John Ireland (pirate)

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John Ireland (fl. 1694-1701, occasionally spelled Yarland) was a pirate active in the Indian Ocean. He is best known for sailing with Thomas Tew.


Ireland was sailing between New York and Boston in 1694 when he was hired by privateer Thomas Tew to pilot his ship Amity up the coast. Ireland testified that the crew mutinied, demanding Tew take up piracy instead, and forcing Ireland to act as navigator.[1] The crew told them “they came out for money and money they would have before they went home again.”[1] Tew asked that they put him and Ireland ashore and offered them the sloop to do with as they wanted, but they refused, saying “if he would not pilot them to Madagascar he should be starved.”[1] This would be Tew’s second “Pirate Round” voyage to the area.[2]

Tew sailed with fellow pirates Joseph Faro, Thomas Wake, William May, Richard Want, and Henry Every in August 1695 to attack Mughal Empire treasure ships in the Indian Ocean. Most of the Moorish fleet slipped past in the night but two stragglers – the massive Gunsway and its escort, Fateh Mohammed – were caught and attacked. Tew sailed ahead of the others in the Amity, attacking the Fateh Mohammed early. A cannonball killed Tew during the battle, and Amity surrendered.[2] After Every and the others defeated Gunsway and Fateh Mohammed both, the Amity was freed.[2]

Ireland was now master of the 70-ton, 60-man, 8-gun Amity.[3] They sailed to Adam Baldridge’s pirate trading post near Madagascar to repair and refit in December 1695. Baldridge tipped them off that the Charming Mary under captain Richard Glover left shortly before and was still nearby.[3] Ireland pursued the Charming Mary, capturing it and putting Glover on the Amity. The crew elected Richard Bobbington as Captain of the Charming Mary. Glover and Amity would eventually by captured by Dirk Chivers, who stripped Amity and used it to repair his own ship, leaving Amity’s hulk stranded on a reef.[3]

Unknown to Bobbington or Ireland, that very same month William Kidd had been issued a commission to hunt down several named pirates, including Tew, Wake, May, and John Ireland himself.[4] Tew was already dead by the time Kidd received his commission, and Kidd turned to piracy before encountering any of the others.[4]

Ireland later testified that he’d tried to go with Glover aboard the Amity but was forced by the crew to remain on the Charming Mary. After refitting in May 1696, Bobbington raided the Red Sea and near Tellicherry and Rajapur. Bobbington was captured by Persians while ashore near Jask.[5][2] The crew sailed Charming Mary off without waiting for him, possibly electing Joseph Skinner captain, or possibly with no formal captain and Ireland as ship’s master again.[2] After briefly sailing alongside Ralph Stout and Robert Culliford's Mocha[2] they returned to Barbados in 1697 to divide their loot.[2] The Charming Mary put in again at Madagascar in late 1699 under captain William May, who’d led the Pearl during the attack on Gunsway. A squadron of British warships appeared, forcing May to return to New York by early 1700.[2] Ireland was called to testify in New York in May 1701 but was never tried in court for lack of witnesses against him. In his testimony he steadfastly maintained that he had been forced into piracy at every turn, the pirates “setting a watch over him for feare he would make his escape.”[6]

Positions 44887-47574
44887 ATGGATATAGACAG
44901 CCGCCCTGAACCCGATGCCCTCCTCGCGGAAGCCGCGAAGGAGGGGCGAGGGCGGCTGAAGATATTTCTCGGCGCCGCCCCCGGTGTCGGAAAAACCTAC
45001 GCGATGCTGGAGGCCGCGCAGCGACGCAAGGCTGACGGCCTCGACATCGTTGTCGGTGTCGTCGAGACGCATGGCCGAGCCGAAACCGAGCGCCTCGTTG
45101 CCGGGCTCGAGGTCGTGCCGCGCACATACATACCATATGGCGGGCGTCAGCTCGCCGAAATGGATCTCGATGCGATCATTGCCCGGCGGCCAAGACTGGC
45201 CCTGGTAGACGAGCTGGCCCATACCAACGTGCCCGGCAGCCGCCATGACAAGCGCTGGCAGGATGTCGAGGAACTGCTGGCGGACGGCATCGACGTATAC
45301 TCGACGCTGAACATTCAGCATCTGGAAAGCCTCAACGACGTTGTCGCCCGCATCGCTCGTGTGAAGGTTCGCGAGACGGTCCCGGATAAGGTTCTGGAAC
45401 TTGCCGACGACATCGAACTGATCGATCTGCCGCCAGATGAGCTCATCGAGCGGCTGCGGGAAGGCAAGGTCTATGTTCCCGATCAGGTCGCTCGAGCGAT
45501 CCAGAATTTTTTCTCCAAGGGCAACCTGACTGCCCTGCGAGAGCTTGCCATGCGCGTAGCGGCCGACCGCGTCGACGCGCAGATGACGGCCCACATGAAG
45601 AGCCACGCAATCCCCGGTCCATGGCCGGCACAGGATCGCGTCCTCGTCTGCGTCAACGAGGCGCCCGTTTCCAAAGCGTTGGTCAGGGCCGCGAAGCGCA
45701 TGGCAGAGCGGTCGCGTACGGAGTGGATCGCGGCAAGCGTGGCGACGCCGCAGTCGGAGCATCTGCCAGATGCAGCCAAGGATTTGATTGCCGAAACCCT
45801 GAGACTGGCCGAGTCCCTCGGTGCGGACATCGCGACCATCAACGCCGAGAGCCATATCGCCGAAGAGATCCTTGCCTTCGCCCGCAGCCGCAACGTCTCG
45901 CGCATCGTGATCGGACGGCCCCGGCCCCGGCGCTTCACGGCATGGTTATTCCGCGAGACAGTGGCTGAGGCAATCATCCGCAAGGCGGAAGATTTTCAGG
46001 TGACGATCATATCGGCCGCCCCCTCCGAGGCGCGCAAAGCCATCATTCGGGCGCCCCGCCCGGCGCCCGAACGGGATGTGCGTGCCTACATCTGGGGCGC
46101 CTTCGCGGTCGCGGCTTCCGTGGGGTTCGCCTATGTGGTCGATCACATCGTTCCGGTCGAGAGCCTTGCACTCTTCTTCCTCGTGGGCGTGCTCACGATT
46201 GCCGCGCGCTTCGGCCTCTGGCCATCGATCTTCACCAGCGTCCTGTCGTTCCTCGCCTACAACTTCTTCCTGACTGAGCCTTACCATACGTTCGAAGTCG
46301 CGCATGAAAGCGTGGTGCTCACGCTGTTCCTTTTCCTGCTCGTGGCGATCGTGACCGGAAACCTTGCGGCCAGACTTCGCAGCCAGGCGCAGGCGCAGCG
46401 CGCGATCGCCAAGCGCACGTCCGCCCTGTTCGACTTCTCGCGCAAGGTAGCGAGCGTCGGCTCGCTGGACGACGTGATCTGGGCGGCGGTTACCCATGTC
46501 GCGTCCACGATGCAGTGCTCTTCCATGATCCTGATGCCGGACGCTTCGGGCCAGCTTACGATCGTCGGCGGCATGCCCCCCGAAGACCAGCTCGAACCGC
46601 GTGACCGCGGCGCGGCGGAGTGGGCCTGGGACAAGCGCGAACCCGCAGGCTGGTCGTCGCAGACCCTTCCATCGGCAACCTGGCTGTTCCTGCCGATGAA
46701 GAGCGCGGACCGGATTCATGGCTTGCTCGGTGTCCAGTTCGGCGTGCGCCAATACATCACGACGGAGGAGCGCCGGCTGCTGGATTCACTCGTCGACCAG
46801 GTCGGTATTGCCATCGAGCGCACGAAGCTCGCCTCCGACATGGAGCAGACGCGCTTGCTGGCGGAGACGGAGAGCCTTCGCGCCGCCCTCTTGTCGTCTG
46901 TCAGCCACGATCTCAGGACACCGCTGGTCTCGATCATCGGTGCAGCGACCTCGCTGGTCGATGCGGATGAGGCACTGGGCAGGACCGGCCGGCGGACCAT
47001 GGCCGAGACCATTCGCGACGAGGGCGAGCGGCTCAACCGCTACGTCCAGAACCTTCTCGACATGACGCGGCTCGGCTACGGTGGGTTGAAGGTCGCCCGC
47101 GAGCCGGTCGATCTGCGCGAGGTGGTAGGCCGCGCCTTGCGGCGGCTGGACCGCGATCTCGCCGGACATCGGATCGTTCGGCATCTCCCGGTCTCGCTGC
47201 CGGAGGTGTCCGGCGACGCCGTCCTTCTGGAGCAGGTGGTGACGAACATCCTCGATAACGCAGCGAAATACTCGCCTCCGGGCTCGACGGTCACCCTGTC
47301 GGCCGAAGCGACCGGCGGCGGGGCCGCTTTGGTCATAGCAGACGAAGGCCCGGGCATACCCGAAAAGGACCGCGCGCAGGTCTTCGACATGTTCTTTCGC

Ireland’s own testimony regarding the end of his piracy career differs from other records: he claims that in late 1696 their ship (presumably Charming Mary) was lost in a storm. The remaining crew took over a Portuguese ship a few months later, marooning Ireland and others, who escaped in small boats. He claimed he spent months making his way back to Malacca, where he was wounded in a quarrel with a former crewmate, imprisoned, and eventually sent back to London.[6]

See also[edit]


  1. ^ a b c Witt, Jann M. (January 2008). "Mutiny and Piracy in Northern Europe Merchant Shipping" (PDF). The Northern Mariner. 18 (1): 1–27. Retrieved 29 June 2017.
  2. ^ a b c d e f g h Grey, Charles (1933). Pirates of the eastern seas (1618-1723): a lurid page of history. London: S. Low, Marston & co., ltd. pp. 130–132, 158, 192–193. Retrieved 26 June 2017.
  3. ^ a b c Jameson, John Franklin (1923). Privateering and Piracy in the Colonial Period by J. Franklin Jameson. New York: Macmillan. pp. 165–171. Retrieved 26 June 2017.
  4. ^ a b Johnson, Captain Charles (1724). A GENERAL HISTORY OF THE PYRATES. London: T. Warner. p. 124. Retrieved 18 June 2017.
  5. ^ SAGEAN, MATHIEU (1999). RELATION DES AVANTURES DE MATHIEU SAGEAN, CANADIEN. Montreal: Presses de l’Université de Montréal. pp. 179–180. Retrieved 29 June 2017.
  6. ^ a b Fox, E. T. (2014). Pirates in Their Own Words. Raleigh NC: ISBN 9781291943993. Retrieved 29 June 2017.